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11.23.11

SUSE Became a Niche Product/Market

Posted in GNU/Linux, Novell at 10:18 am by Dr. Roy Schestowitz

Certification for SUSE
Picture contributed by a reader

Summary: OpenSUSE numbers, some other SUSE news, and a few words about the status of the product

IT HAS been just over a week since OpenSUSE celebrated a new release, which was mostly covered by FOSS writers, e.g. [1, 2] (one needs to know authors’ names). The corporate press seems to pay attention only to Ubuntu releases. Some people upgrade their desktops and servers, so download numbers may not mean all that much (e.g. regarding growth). OpenSUSE did publish numbers:

Our download redirector counted for the first 24 hours the download of 93761 media, the distribution over the various types is:

* NonOss Addon CD BiArch: 1452
* 32-bit x86: 48075 (total)
o Net: 2489
o DVD: 31840
o GNOME-LiveCD: 7392
o KDE-LiveCD: 5561
o Addon-Lang: 793
* 64-bit x86-64: 44234 (total)
o Net: 2444
o DVD: 32927
o GNOME-LiveCD: 4031
o KDE-LiveCD: 4378
o Addon-Lang: 454

This is not particularly impressive, but there will always be someone begging to differ. Many downloads are for server setups or testing. In production environments CentOS is a lot more commonplace. Apart from the release there is almost no news. The release itself was mostly mentioned by SUSE sites like this or that, or even the official blog that speaks of Google funding (moving on to other topics):

Googles Code-in is a program aimed at pre-university students between the age of 13 and 17. It starts on the 21. November, 2011. For this program we provide a list of tasks that are both fun and challenging for the students. Students who work on these tasks get a designated mentor assigned who will guide and help them. The tasks students can pick vary from writing or re-factoring code to doing marketing for the project. Simply everything a FOSS project has to do. Students can of course select tasks according to their interests.

It would be wiser to help distributions that do not serve Microsoft’s agenda.

There is some packaging news [1, 2, 3, 4, 5, 6, 7, 8] and few reviews of the distribution. There are far fewer reviews than articles that just mention the release. In fact, we found less than a handful proper reviews. Not impressive at all…

Andrew Wafaa is running for the OpenSUSE Board as a non-employee, of which there are several who are enthusiastic to just spread OpenSUSE of all distributions (as misguided as that can be). There are also some HOWTOs out there [1, 2, 3] and an installation video for the new release. Banshee makes its appearance again in SUSE-affiliated blogs and Balsam does too. The SUSE blogs are by far the most dominant sources of news because OpenSUSE is hardly mentioned outside them. Novell’s PR is pretty much defunct and once in a matter of weeks we found them speaking about Vibe; well, they said they had axed it, but recently they mentioned it again. Novell just cannot seem to make up its mind. Given that the head of PR lost his job, it must be chaotic there.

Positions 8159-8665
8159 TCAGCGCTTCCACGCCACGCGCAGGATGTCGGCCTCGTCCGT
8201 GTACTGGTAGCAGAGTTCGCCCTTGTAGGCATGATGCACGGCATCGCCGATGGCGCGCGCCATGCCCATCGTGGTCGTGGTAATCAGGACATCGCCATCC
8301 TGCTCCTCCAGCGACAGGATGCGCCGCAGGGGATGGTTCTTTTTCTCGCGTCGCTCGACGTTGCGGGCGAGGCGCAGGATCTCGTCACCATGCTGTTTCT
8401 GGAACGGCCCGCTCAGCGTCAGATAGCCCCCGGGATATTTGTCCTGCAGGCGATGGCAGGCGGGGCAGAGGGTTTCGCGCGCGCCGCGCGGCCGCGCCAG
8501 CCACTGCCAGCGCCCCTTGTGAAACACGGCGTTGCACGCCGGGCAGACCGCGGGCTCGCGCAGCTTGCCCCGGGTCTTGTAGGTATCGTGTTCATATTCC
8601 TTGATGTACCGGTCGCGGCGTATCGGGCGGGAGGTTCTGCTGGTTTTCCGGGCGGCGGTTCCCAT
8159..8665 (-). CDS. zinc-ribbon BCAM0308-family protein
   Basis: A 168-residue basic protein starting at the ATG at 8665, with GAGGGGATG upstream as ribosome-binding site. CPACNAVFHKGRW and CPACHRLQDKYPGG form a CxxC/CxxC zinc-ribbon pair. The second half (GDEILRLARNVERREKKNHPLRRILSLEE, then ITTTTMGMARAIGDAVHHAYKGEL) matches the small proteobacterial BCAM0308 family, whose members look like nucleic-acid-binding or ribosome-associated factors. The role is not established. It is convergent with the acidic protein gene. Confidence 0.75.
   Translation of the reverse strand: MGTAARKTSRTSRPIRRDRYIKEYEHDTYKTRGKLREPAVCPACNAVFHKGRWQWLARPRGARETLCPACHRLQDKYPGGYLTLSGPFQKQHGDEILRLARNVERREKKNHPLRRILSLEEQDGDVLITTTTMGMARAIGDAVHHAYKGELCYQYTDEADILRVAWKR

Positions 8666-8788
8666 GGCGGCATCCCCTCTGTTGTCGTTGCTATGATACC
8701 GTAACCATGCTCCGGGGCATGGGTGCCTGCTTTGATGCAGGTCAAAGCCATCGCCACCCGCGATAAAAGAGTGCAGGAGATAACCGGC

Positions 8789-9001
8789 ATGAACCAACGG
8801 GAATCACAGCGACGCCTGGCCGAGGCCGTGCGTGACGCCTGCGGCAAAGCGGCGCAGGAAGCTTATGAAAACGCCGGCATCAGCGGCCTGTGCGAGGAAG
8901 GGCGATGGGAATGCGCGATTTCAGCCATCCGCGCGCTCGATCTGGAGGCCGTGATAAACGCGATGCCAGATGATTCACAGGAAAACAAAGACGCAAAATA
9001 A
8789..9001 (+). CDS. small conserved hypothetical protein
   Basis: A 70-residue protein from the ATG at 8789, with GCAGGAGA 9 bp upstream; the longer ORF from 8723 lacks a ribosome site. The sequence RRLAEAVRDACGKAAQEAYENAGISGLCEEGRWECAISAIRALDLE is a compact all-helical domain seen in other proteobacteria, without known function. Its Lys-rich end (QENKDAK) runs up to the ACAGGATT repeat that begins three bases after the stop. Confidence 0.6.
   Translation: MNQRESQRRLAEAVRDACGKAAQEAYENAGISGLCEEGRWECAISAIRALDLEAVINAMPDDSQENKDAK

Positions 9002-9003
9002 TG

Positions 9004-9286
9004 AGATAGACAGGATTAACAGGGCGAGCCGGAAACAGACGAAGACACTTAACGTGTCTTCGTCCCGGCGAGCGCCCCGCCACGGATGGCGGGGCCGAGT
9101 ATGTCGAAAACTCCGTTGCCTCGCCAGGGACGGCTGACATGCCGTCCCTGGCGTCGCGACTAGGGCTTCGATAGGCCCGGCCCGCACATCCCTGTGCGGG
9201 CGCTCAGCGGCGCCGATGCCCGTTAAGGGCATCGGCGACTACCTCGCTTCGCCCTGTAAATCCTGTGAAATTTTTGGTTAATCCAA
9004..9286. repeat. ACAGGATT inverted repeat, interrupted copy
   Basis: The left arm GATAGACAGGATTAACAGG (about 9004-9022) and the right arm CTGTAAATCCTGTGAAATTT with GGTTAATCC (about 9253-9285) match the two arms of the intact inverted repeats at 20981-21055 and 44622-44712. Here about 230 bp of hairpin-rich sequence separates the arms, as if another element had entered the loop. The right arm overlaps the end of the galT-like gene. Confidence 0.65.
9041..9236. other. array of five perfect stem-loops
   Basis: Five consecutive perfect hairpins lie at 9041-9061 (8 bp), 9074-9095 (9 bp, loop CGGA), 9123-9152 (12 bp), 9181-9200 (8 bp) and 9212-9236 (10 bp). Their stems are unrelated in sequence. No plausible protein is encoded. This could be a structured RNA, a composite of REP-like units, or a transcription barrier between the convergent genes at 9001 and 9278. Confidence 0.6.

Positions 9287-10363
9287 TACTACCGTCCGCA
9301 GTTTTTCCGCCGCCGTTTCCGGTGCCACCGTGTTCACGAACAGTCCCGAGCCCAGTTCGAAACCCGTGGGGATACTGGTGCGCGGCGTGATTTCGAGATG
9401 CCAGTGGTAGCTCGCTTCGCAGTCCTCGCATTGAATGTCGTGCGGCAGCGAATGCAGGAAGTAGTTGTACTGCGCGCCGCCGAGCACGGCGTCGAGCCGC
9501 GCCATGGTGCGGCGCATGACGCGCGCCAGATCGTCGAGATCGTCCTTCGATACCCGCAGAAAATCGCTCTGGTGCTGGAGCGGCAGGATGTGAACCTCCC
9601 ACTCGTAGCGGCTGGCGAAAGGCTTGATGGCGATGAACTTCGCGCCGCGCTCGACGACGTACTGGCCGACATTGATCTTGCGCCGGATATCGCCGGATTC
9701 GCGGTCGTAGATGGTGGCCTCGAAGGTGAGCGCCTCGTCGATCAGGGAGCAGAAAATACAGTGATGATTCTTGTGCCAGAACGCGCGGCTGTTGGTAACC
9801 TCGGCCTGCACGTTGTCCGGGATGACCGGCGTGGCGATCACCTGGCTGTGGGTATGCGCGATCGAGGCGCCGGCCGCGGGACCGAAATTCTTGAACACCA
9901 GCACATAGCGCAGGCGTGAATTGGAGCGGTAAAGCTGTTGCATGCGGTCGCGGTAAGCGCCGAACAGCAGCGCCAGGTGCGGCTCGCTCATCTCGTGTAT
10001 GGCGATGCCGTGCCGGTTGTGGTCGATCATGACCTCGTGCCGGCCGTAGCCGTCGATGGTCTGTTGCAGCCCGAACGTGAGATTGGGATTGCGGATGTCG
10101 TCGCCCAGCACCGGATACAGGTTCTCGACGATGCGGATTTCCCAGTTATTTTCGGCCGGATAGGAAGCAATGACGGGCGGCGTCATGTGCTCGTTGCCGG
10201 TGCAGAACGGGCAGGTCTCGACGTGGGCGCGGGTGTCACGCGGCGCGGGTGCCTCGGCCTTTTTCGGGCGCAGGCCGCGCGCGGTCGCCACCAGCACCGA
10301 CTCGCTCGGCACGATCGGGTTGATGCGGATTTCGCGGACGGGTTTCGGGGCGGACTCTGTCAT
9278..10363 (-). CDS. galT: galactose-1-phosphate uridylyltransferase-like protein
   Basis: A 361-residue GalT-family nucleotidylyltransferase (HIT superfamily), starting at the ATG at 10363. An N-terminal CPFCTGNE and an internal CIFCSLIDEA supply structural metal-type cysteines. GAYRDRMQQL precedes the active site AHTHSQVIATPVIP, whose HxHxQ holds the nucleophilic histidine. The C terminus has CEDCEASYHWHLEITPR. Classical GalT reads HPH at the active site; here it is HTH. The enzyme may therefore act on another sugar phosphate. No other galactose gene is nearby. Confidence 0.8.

The bottom line is, SUSE or OpenSUSE are not dominant. They were quite dominant before the Microsoft deal, which turned them into “niche” — a distribution for those wishing to pay Microsoft for GNU/Linux although they needn’t.

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3 Comments

  1. Michael said,

    November 23, 2011 at 11:51 am

    Gravatar

    As I showed, OpenSUSE was covered by far more than just FOSS writers – it was covered fairly well in the mainstream press, considering it is just a desktop Linux distro (something most people do not really care about).

    As far as it being a niche, all desktop distros are.

  2. mcinsand said,

    November 23, 2011 at 12:57 pm

    Gravatar

    It took a long time, but people have learned. MS is an artist at using ‘interoperability’ as a tool for establishing dominant market share and then using extensions to eliminate interoperability. They did this in documents and spreadsheets; I remember when Word and Excel handle WordPerfect and 1-2-3 files better than the native applications. They tried this with Java, and they also tried unsuccesfully to take control of the C ecosystem. SUSE swallowed the .NET poison pill and, sadly, OpenSUSE was effectively tainted.

    In the end, this will probably help the Linux community by reducing what some see as fragmentation, but others see as a healty, thriving competitive environment. And that is where MS and Apple come up empty-handed. Those two companies cannot compete but only suppress competition where possible… or where regulating authorities look the other way. They lag well behind Linux for growth and new ideas, where the GPL guarantees a constant intellectual reinvestment. Linux is their worst nightmare, because it now has enough of a community for stability, and they can’t crush it any more than they can honestly compete with it. If B&N wakes up the authorities the way we hope they will, Apple and MS are toast!

    Michael Reply:

    Cannot compete? What world are you living in? Assuming you are talking desktop usage, Linux is pretty much non-existant, a rounding error’s worth of usage share. And that is being free. Compare that to OS X where the entry price is $1000 and up and it still have a pretty hefty market penetration.

    Linux is spectacular. It is wonderful on super computers and embedded devices and servers and more. But on the desktop – no – except for some special use cases it simply does not compete. To turn this around, as you do, and claim MS and Apple are not competing well against desktop Linux is crazy talk. Nothing at all to back this up.

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